• Patients with mild to moderate ulcerative colitis experienced a decreased severity of disease activity as well as in improvement in quality of life scores after 12 weeks of supplementation at 2000 mg/day, compared to placebo; malondialdehyde levels (but not total antioxidant capacity) also decreased at both 6 and 12 weeks13
  • Digestion improved in two RCTs as shown by a faster gastric half-emptying time and increased antral contractions in treatment group (1200 mg/day ginger capsule) compared to placebo8,18
  • Patients with a history of motion sickness experienced a delayed onset of nausea after vection cessation as well as a decrease in tachygastria activity and vasopressin release10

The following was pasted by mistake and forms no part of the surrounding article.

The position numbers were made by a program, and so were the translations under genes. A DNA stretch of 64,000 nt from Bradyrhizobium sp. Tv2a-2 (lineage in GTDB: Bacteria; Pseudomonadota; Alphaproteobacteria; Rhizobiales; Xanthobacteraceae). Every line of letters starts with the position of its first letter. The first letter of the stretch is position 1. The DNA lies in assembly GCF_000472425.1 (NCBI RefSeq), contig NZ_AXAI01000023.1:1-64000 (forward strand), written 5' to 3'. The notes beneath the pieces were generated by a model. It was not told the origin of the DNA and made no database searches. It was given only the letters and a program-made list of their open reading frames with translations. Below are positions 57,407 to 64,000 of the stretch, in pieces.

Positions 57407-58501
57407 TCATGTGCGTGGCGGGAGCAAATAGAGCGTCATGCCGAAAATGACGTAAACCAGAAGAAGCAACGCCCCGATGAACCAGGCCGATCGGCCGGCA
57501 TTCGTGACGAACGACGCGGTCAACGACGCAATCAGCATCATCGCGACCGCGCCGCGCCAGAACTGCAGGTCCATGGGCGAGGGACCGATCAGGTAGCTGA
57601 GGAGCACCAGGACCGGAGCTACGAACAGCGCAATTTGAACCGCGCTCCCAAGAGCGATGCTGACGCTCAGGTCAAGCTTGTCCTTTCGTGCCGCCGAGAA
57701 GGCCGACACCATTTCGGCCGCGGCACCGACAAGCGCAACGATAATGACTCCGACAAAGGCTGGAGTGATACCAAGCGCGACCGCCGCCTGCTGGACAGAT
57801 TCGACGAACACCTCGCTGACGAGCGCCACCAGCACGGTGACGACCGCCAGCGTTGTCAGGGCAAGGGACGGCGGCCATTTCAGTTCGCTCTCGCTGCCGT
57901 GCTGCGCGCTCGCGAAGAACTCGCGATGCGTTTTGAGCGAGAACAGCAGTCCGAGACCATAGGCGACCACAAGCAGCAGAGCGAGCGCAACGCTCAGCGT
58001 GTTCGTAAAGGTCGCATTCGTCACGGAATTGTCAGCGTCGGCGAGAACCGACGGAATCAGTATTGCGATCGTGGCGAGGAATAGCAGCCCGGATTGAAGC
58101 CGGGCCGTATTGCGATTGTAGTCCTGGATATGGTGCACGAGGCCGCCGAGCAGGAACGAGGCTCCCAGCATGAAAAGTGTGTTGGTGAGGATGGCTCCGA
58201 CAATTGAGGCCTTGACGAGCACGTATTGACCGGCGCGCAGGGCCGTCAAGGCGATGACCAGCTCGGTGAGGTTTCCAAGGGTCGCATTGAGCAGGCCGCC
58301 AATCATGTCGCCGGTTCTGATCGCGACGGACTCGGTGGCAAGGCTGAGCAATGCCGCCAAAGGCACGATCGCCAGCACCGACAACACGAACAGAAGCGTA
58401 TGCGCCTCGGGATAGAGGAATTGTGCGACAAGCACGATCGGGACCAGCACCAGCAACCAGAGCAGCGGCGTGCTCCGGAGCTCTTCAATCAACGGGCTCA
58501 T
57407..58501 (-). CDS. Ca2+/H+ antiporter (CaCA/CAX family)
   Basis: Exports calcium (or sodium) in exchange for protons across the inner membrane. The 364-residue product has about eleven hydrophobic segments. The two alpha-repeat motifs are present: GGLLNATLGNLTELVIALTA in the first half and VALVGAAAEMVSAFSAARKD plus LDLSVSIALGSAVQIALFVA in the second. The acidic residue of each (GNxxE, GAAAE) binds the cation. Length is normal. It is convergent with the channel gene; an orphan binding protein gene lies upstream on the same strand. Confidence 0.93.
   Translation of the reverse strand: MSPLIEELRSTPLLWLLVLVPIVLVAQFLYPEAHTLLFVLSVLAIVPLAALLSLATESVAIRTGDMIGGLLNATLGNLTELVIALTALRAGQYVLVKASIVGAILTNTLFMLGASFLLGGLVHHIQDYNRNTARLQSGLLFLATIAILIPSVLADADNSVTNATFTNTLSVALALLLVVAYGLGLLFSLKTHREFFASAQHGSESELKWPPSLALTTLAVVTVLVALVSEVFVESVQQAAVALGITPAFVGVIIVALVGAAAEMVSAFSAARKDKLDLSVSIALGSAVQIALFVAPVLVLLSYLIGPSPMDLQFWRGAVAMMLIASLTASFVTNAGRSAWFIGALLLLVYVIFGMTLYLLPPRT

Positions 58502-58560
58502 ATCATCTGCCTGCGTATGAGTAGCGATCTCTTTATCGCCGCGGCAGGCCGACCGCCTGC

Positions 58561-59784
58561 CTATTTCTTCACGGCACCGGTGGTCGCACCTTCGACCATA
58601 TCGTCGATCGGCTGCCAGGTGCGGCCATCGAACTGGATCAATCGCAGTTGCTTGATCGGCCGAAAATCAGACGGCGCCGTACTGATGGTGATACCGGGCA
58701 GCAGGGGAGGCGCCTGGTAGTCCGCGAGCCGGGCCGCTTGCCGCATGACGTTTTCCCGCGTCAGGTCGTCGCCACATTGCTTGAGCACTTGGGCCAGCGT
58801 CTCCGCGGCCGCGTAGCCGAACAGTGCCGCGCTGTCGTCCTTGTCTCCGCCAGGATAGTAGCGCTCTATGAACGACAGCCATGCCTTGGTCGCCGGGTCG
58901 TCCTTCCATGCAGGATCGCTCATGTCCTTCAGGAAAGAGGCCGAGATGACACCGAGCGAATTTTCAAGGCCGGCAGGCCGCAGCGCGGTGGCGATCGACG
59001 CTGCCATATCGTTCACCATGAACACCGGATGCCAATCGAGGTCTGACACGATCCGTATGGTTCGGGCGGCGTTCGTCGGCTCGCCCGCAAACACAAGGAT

Ginger in the Fullscript catalog

Glutamine

Dosing: 5 g, three times daily, for eight weeks20; dosages may vary

  • Intestinal hyperpermeability improved in burn victims given 0.5 g/kg/day for 14 days, compared to placebo14
  • Acute glutamine administration at 0.25-0.9 g/kg fat-free mass 2 hours prior to running in a heat chamber has been shown to reduce GI permeability in a dose-dependent manner16
  • Adults with IBS-D symptoms following a GI infection were given 5 g/t.i.d. Glutamine or placebo for 8 weeks; 79.6% of patients in the glutamine group experienced at least a 50 point reduction in IBSS scores, compared to 5.8% in the placebo group20
Glutamine in the Fullscript catalog

Disclaimer

The Fullscript Integrative Medical Advisory team has developed or collected these protocols from practitioners and supplier partners to help health care practitioners make decisions when building treatment plans. By adding this protocol to your Fullscript template library, you understand and accept that the recommendations in the protocol are for initial guidance and may not be appropriate for every patient.

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References